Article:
How does God give us this “heart of flesh”?  This new heart?

In 2 Peter 1:3-5, we read, ….His divine power has given to us all things that pertain to life and godliness, through the knowledge of Him who called us by glory and virtue, that by these you may be partakers of the divine nature, having escaped the corruption that is in the world through lust.

This is what the Lord Jesus was talking about in John 3 when He told Nicodemus about being “born again”.  The reception of a new nature, a nature that’s concerned about the things of God.  That’s the only real “cure” for the spiritual troubles we have, individually and as a nation.  Contrary to what the liberal revisionists would have us believe, this nation was founded by people who wanted to worship God as they believed the Scripture to teach and not as some religious authority told them they had to.  We have so much trouble today because we’ve thrown out their wisdom and substituted the secular wisdom of the likes of Karl Marx and John Dewey.  Who was John Dewey?  He was one of the main forces behind the secularization of public education.  Before him, as an example, one of the early grade McGuffey Readers, teaching little ones their ABC’s, of the letter “A” said, “In Adam’s Fall, we sinned all.”  A lot of churches today don’t even believe that, let alone our educational system.  This does not deny that many teachers do the best they can in a system where they might have to be physically protected from their students.  A system in which “security officers” now patrol the halls.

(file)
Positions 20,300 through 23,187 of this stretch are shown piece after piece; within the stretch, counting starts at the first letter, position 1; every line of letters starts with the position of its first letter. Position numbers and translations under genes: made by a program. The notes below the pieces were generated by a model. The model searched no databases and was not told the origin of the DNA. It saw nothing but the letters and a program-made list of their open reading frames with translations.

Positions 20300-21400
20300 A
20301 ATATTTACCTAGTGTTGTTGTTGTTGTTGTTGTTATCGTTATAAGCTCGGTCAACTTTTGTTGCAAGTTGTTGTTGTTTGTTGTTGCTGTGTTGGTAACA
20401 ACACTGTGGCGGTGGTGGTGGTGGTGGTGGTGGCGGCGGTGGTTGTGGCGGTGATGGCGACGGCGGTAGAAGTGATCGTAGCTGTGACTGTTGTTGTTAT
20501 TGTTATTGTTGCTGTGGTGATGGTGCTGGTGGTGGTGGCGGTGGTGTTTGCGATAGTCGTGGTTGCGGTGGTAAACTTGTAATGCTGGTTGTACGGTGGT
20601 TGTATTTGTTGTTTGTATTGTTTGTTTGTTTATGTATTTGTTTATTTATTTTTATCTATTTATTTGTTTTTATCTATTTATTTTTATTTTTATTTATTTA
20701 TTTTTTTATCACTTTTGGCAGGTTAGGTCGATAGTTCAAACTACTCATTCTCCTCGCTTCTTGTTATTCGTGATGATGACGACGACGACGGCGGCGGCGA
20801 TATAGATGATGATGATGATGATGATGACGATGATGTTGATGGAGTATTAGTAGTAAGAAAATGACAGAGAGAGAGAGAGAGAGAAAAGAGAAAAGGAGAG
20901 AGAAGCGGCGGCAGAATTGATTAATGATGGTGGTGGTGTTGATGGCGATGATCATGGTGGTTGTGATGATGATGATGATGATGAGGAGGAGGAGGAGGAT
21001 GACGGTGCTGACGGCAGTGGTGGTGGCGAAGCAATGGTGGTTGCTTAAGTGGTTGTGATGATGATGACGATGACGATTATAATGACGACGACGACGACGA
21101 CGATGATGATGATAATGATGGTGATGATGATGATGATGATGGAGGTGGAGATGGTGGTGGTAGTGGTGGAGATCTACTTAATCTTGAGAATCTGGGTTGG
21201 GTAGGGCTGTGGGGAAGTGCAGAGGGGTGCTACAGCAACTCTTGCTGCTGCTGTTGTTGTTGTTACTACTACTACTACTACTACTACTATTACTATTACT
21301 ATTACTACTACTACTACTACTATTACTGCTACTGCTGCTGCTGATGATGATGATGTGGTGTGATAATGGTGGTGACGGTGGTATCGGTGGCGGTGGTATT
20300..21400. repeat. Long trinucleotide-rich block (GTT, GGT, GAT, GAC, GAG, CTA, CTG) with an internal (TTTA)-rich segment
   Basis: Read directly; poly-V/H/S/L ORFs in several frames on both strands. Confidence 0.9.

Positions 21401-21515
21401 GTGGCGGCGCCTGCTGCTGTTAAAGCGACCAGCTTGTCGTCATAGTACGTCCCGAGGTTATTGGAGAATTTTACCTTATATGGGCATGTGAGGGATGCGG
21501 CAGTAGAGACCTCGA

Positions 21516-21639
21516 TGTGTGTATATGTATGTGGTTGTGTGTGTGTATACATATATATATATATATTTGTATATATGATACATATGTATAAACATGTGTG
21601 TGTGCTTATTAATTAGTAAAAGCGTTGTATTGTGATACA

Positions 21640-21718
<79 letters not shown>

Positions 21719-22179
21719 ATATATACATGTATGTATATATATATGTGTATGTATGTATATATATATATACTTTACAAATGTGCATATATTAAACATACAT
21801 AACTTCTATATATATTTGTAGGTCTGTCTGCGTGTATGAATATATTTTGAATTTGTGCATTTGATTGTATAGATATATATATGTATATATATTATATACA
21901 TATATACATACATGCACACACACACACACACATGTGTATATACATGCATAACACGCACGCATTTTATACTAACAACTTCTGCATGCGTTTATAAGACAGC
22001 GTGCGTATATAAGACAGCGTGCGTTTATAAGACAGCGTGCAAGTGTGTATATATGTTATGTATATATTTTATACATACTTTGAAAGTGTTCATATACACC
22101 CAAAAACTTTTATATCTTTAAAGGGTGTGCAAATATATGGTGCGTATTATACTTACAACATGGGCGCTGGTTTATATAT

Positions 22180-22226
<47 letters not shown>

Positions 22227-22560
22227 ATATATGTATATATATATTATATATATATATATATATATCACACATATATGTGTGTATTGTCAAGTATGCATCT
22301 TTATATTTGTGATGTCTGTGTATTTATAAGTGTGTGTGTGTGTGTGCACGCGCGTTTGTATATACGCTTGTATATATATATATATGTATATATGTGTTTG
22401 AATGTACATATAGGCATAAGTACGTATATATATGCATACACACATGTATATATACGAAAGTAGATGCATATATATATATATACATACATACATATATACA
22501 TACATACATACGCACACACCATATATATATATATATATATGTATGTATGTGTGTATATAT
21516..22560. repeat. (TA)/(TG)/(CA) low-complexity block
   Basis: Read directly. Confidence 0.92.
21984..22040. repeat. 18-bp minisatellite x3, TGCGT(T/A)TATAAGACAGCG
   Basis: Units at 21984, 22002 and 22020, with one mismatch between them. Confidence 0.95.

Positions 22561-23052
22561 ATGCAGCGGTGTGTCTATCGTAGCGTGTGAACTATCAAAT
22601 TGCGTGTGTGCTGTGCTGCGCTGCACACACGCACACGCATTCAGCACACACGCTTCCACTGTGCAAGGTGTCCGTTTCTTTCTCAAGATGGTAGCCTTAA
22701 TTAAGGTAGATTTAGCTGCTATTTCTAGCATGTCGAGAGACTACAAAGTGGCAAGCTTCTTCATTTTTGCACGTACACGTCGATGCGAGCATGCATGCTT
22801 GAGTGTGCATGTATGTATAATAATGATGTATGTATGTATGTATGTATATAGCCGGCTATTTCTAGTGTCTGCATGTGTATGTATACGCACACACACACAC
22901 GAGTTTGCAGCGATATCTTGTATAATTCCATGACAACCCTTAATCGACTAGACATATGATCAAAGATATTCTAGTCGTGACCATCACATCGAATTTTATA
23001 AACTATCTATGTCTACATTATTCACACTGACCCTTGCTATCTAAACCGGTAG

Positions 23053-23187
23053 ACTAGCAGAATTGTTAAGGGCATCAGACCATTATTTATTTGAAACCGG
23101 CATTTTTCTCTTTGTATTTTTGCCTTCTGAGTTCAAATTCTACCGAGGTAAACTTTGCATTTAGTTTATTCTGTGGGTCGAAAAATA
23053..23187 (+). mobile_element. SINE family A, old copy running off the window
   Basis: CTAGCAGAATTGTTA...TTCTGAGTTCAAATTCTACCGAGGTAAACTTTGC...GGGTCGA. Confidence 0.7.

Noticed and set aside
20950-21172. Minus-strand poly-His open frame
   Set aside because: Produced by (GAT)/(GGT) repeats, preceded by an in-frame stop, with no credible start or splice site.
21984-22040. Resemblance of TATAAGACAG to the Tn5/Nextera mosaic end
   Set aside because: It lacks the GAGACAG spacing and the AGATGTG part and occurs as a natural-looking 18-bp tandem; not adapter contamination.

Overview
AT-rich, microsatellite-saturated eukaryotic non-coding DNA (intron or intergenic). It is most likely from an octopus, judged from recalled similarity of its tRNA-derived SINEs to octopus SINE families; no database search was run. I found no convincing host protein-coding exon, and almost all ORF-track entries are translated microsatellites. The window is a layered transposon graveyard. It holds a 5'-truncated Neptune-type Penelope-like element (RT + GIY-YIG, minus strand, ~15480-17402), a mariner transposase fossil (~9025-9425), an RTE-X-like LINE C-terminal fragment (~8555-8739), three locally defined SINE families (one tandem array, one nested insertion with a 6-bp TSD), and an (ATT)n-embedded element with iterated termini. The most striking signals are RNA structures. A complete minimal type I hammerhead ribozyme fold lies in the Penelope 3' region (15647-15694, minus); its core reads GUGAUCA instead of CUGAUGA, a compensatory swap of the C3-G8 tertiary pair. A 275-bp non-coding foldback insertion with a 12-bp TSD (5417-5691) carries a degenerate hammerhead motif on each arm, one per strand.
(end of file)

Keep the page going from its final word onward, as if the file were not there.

Our churches, our schools, our families, our kids, our government, our culture all show the deterioration that has come because we’ve thrown out the “salt” of the Word and the corruption of other things has come in.  Instead of a democratic republic (America is not a “democracy;” it is a constitutional republic – not that anyone cares anymore), we have the beginnings of a socialist dictatorship. Instead of a robust economy, paying for itself as we go, we’ve gotten so far into debt to nations which hate us that our great-great-great-great-etc.,-grandchildren will bear the burden of our stupidity.

That’s just a sample of what happens to nations, to cultures, when they throw out the good tree and replace it with the bad tree.

The heart is desperately wicked and deceitful above all things, and who can know it?


“He is risen!”

“He is risen indeed!”

So begins the Easter liturgy for the Greek Orthodox church.